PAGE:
The 2010s was by far the lowest decade of single-family production in the last 60 years. During this 10-year period, single-family home construction totaled just 6.8 million units. By comparison, single-family starts ranged from 9.3 million units in the 1960s to 12.3 million in the 2000s.
(View NAHB Chief Economist Robert Dietz's analysis
that explains the economic causes behind the reduced number of single-family housing starts in the last decade.)
The lower amount of single-family home construction in the 2010s is even more striking when considering that the population of the United States has continued to increase over time.
Why were the 2010s different?
While reduced demand in the aftermath of the Great Recession had a large role in holding back home building — particularly in the first half of the decade — the primary causes that contributed to the relative construction weakness over the last 10 years were due to supply-side headwinds and declining housing affordability.
Specifically, builders have been dealing with a chronic lack of skilled workers (there were more than 300,000 open positions in the construction sector in October 2019); a shortage of buildable lots; onerous regulations; tariffs on lumber and other key building materials; and slow growth in acquisition, development and construction lending that has failed to keep pace with demand.
The lack of supply has driven up home prices and compounded affordability challenges. The problem is most acute in the entry-level market: Demand is strong, but the cost of construction has risen so significantly that it is not economically feasible for most builders to construct housing that an average-income household can afford.
What are the solutions?
To help builders boost housing production, local governments need to:
What’s the outlook for the 2020s?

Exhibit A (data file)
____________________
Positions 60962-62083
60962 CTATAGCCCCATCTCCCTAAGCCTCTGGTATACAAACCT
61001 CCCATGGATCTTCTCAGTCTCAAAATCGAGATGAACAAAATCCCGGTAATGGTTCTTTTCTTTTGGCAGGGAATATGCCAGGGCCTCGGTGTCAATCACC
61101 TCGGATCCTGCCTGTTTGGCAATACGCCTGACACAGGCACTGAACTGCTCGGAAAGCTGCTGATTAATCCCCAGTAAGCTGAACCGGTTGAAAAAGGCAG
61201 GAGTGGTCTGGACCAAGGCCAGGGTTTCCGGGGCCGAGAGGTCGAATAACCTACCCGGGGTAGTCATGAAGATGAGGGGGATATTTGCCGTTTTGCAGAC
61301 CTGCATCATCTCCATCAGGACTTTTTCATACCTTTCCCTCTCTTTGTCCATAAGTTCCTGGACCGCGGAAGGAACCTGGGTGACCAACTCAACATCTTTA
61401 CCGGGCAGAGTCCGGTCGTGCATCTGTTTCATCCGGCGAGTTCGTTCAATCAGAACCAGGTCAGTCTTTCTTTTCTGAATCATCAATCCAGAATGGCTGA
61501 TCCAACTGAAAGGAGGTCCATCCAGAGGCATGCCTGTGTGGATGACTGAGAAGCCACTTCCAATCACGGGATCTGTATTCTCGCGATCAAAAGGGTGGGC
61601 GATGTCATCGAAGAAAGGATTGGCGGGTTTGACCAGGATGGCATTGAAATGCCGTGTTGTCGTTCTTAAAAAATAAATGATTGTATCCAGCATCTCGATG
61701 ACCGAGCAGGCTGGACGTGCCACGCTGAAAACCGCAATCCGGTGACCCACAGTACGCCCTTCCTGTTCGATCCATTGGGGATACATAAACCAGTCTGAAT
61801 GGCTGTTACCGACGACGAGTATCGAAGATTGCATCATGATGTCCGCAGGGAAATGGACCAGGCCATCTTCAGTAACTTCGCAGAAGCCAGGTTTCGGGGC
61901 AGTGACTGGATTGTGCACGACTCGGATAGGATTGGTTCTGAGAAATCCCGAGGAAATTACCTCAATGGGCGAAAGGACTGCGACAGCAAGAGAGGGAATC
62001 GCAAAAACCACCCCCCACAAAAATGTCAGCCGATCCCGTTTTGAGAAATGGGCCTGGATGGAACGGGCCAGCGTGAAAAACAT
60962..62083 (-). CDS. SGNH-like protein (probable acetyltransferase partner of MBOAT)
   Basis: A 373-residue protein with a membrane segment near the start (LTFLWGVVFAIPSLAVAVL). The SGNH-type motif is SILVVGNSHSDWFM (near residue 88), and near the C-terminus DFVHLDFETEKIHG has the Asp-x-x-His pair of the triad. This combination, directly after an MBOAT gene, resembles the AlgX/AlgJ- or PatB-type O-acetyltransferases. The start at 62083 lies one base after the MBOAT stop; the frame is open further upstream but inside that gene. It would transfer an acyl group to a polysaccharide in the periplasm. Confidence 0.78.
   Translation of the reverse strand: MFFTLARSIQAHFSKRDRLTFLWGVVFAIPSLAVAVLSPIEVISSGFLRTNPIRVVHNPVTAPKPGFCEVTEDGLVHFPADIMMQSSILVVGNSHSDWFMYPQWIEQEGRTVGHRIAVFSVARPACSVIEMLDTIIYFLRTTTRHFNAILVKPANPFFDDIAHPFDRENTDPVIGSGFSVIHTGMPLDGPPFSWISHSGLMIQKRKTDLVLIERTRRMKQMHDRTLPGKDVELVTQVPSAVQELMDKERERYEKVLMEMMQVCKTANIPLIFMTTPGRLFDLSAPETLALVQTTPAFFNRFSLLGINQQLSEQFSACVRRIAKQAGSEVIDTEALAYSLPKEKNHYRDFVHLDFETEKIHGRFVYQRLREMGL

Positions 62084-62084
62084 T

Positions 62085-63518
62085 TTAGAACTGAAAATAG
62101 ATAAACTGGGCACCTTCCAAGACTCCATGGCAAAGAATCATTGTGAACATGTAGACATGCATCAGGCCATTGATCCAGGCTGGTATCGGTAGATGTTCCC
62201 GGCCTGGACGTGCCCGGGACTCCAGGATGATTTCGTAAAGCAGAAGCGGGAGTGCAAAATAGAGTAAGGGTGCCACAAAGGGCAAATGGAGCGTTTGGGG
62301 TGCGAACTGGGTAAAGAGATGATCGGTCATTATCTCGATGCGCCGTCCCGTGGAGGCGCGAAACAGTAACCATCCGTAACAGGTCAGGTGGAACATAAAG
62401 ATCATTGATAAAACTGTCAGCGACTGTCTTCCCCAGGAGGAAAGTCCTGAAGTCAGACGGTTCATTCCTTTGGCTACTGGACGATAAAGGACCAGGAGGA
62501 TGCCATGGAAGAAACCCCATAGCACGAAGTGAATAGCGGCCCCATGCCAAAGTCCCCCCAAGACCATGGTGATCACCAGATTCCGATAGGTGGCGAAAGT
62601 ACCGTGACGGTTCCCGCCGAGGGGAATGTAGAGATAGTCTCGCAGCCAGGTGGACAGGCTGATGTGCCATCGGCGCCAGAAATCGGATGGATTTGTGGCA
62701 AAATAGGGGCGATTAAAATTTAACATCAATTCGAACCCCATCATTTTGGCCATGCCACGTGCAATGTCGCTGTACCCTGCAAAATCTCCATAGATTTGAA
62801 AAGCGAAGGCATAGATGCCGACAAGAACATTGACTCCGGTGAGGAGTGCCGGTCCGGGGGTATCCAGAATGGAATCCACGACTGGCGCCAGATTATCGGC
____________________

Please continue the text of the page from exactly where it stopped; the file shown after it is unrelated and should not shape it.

- Roll back exclusionary zoning requirements that result in lower housing density;
- Reduce costly impact fees associated with land development and housing construction;
- Allow small lots, small homes and accessory dwelling units;
- Rebuild the industry’s infrastructure — the labor force and the reliable sources of lending and building materials; and
- Expedite approvals for affordable projects.
There is little doubt that the next generation will experience more single-family construction than the 2010s, as Gen X reaches its peak earning years and millennials increasingly seek out single-family homes for purchase. Policymakers also recognize the magnitude of the affordability problem, as demonstrated by President Trump's executive order on housing affordability and Democratic contenders talking housing in the presidential debates.
Proposals include expanding the Low-Income Housing Tax Credit to improve affordable rental housing access, improving land use and zoning decisions to increase housing supply, and offering workforce development resources to provide jobs and training. Comprehensive housing finance reform, including the future of Fannie Mae and Freddie Mac, will also occur during the 2020s, leading many experts to expect slow and steady progress in the decade ahead.
NAHB Chief Economist Robert Dietz provides further analysis in this Eye on Housing blog post